Many people do not realize the ways a comprehensive estate plan can help them and their loved ones, while others mistakenly believe that they do not make enough money to qualify for an estate plan. Another reason many otherwise financially-savvy people do not have an estate plan is because it can be exhausting and overwhelming to try to plan everything on your own. Studies show that some individuals suffer from what is called “estate planning fatigue” which makes them less likely to have up-to-date, enforceable estate plans.

Constant Changes to the Federal Estate Tax Laws Have Been Confusing

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Lombard estate planning lawyerDo you know someone who is struggling to manage their life due to advanced age, illness or disability? Most of us know a person like this in our own families. In many cases, it is possible to help a person manage their affairs by sitting down with them and assisting them with paying bills, making health care decisions, and other aspects of everyday life. While this type of assistance is fine in some situations, others may require more drastic measures. One such option may be for you to seek guardianship of the person in question, but doing so can be complicated.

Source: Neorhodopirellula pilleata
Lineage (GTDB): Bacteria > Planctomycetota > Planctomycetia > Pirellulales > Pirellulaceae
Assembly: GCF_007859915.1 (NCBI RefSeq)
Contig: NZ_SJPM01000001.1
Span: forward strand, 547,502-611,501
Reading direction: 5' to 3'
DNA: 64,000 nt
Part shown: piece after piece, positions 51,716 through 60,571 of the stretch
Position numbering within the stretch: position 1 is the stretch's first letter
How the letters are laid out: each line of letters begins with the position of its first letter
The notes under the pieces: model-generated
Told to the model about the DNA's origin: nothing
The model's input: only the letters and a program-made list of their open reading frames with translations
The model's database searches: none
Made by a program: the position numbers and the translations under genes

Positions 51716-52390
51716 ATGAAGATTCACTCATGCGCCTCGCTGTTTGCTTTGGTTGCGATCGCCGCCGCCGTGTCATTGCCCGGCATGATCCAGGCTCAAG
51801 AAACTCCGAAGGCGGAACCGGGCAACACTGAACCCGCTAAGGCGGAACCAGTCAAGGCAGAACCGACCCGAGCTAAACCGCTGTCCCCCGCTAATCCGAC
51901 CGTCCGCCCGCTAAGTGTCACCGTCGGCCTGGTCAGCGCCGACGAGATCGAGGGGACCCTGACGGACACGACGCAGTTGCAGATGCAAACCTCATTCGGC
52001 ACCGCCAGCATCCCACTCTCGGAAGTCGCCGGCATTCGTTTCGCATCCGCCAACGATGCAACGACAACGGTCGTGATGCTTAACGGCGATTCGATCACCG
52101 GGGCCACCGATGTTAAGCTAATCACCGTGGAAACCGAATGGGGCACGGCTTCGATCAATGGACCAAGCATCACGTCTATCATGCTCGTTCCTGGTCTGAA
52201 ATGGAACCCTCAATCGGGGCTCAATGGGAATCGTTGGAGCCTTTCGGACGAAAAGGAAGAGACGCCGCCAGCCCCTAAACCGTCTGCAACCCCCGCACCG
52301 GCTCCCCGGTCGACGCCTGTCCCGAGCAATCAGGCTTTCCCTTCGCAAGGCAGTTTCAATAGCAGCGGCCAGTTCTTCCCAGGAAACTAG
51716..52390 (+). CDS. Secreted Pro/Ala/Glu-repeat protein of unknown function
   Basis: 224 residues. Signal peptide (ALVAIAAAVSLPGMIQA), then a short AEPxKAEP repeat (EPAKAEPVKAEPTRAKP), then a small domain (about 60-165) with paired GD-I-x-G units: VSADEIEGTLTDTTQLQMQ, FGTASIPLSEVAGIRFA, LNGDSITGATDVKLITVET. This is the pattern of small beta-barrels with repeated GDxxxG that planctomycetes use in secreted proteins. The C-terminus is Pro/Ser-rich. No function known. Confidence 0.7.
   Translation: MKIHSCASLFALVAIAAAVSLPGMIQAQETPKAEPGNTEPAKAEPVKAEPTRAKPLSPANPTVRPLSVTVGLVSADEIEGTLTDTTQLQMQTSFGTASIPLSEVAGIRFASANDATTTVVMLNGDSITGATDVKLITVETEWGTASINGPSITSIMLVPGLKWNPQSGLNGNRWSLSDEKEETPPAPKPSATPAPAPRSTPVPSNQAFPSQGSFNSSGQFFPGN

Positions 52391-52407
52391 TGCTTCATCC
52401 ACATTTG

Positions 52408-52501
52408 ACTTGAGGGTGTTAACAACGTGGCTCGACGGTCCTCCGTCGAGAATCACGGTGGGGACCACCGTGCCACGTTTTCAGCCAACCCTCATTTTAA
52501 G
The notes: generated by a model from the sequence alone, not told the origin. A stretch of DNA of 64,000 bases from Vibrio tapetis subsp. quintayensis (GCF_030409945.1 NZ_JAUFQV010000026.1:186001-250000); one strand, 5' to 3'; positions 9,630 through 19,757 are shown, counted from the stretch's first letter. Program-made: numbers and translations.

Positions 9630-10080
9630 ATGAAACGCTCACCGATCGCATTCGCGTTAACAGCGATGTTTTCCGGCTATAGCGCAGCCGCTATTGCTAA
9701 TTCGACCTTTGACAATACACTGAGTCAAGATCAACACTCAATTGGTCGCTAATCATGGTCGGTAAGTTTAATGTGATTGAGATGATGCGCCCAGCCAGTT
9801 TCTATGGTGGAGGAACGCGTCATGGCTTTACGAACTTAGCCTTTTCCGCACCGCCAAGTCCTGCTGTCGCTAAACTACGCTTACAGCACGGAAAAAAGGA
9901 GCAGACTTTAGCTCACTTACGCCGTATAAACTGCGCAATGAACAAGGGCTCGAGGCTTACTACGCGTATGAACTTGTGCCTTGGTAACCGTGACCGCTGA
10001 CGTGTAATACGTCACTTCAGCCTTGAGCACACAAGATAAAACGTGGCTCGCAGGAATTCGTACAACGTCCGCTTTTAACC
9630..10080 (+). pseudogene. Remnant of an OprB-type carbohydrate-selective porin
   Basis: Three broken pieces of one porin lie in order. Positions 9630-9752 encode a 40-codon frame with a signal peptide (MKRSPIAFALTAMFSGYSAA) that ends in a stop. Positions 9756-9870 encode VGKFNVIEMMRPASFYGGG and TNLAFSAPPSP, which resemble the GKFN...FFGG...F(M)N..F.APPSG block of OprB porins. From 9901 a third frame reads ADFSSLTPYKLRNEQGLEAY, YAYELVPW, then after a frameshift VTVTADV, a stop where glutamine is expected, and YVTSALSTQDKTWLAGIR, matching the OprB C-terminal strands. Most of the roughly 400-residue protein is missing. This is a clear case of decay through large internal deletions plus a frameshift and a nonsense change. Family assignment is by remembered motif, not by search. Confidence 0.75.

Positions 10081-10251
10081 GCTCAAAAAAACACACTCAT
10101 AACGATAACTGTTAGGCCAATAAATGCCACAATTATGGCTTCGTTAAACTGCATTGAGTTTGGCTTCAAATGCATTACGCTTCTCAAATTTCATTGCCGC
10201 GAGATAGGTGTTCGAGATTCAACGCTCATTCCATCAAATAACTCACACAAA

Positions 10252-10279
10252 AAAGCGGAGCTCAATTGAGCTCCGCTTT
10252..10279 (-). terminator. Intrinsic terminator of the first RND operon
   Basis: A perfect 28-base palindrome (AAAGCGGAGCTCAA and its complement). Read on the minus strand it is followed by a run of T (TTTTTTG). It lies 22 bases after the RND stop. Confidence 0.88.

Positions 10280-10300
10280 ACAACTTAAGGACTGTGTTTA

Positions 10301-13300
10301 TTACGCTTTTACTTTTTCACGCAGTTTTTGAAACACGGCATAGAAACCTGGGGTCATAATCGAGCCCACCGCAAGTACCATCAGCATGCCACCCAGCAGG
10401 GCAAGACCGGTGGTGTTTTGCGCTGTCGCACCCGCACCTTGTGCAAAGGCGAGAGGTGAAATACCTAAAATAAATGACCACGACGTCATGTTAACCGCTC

Identifying the Need for a Guardian

According to Illinois law, guardianship for an adult can only be granted by the court, but before the court can appoint a guardian, it must first determine that the adult is in need of one. Specifically, the court must find that the person in question is disabled due to deteriorating mental faculties, physical incapacitation, mental illness, or developmental disability. The court may also find a guardian to necessary for a person dealing with severe gambling, drinking, or drug problems.

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Lombard estate planning attorneysFor many, estate planning is similar to doing your taxes. You know you should do it, but you put it off or procrastinate. Estate planning is especially difficult because it forces you to face your own mortality and have what can be uncomfortable conversations with loved ones about a time when you are not around anymore. Creating a comprehensive estate plan is critical to ensuring that your property and assets are distributed according to your wishes and that the end of your life is how you intend it to be.